Date of Award

12-1-2012

Degree Name

Doctor of Philosophy

Department

Psychology

First Advisor

Stockdale, Margaret

Second Advisor

Habib, Reza

Abstract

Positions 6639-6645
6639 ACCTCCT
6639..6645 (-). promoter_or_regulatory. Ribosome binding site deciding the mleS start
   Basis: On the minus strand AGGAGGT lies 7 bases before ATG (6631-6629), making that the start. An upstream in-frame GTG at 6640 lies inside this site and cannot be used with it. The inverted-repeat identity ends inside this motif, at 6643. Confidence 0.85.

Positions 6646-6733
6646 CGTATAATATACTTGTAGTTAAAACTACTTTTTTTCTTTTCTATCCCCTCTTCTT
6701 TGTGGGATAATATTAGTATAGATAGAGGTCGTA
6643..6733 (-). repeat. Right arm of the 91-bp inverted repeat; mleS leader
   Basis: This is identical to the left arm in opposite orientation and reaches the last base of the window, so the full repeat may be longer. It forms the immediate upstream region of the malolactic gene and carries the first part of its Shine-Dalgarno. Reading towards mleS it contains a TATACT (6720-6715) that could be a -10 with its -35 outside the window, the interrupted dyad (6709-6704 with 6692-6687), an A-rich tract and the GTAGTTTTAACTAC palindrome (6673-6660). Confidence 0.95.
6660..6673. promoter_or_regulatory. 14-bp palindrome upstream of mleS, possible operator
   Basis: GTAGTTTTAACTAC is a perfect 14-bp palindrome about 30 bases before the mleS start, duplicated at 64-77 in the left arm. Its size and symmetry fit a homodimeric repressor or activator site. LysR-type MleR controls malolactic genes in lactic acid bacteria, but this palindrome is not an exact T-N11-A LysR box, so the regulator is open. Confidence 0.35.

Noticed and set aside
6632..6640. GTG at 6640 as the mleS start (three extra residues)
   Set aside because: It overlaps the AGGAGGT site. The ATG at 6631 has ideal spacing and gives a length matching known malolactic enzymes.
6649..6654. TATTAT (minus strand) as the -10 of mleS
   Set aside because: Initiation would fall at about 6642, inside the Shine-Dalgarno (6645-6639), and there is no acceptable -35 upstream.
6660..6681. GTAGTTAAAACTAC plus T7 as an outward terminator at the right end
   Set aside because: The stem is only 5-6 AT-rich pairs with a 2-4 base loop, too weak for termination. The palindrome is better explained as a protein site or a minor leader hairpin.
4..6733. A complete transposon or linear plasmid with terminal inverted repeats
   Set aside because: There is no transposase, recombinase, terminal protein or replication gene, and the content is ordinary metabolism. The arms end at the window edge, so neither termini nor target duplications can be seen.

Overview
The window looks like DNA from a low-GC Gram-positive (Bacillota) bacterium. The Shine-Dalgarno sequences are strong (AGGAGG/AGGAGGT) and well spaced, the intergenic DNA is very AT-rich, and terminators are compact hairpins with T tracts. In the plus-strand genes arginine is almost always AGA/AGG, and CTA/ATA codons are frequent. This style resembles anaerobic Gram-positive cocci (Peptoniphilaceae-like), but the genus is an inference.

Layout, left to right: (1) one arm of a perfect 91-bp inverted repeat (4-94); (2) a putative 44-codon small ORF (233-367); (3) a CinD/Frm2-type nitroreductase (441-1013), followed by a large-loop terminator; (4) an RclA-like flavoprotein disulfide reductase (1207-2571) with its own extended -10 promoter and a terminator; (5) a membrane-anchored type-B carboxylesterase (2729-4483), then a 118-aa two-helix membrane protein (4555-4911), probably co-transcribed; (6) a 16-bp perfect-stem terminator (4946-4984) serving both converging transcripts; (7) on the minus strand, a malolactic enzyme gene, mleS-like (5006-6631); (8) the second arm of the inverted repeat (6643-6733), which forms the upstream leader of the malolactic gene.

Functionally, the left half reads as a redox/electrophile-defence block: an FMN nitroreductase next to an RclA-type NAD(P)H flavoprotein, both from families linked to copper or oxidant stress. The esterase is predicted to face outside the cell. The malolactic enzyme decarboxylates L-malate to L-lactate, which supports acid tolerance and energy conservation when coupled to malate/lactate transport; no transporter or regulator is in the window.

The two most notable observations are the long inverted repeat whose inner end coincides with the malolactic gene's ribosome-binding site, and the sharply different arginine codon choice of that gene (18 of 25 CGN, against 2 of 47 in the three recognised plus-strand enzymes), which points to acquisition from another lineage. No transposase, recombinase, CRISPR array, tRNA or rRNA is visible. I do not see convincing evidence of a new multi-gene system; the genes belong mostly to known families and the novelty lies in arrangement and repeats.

This study examined perceptions among non-racists, aversive racists, and blatant racists of differentially-performing African-American employees and the effects of the evaluation manipulation on future hiring decisions of an African-American applicant. Using a procedure for categorizing participants into one of these three racism groups, which utilized both implicit and explicit measures of racism, an internet-based sample (n = 221) rated the job performance of a European- or African-American incumbent law associate in a positive or mediocre performance condition and then provided performance ratings of the incumbent associate. Participants also evaluated a moderately-qualified African-American's hireability. Racism group, incumbent performance, and incumbent race were hypothesized to interact to differentially affect mediocre-performing African-American incumbent performance ratings and African-American applicant hireability and qualification ratings. The hypothesized three-way interactions were not significant. However, a significant two-way interaction of incumbent race X incumbent performance was found for incumbent performance ratings, F(1, 191) = 6.06, p = .015, ηp2 = .031, and African-American applicant hireability, F(1, 191) = 7.31, p = .007, ηp2 = .037. Hierarchical regression analyses probing the interactions showed that the positive-performing African-American incumbent's performance was rated significantly higher than the positive-performing European-American's performance, simple slope = .13, SE = .10, t = 2.10, p = .037. Participants also rated an African-American job applicant's hireability lower after viewing a mediocre-performing African-American incumbent, as compared to a mediocre-performing European-American incumbent, simple slope = -.18, SE = .14, t = -2.36, p = .019. These findings are consistent with the theoretical tenets of aversive racism. This study also explored the political ideologies of non-racists, aversive racists, and blatant racists. Using chi-square analysis, the political ideologies (conservative or liberal) of the three racist groups were significantly different, χ2 (2) = 43.03, p < .001. The majority of non-racists and aversive racists identified as liberal, whereas the majority of blatant racists identified as conservative. Although several key hypotheses were not supported, this study did provide further distinctions between aversive racists, blatant racists, and non-racists. Although differences were not found between the racism groups, the pattern of findings is suggestive of aversive racism. Furthermore, the finding that aversive racists were predominantly liberal supported previous findings concerning aversive racists' political ideologies.

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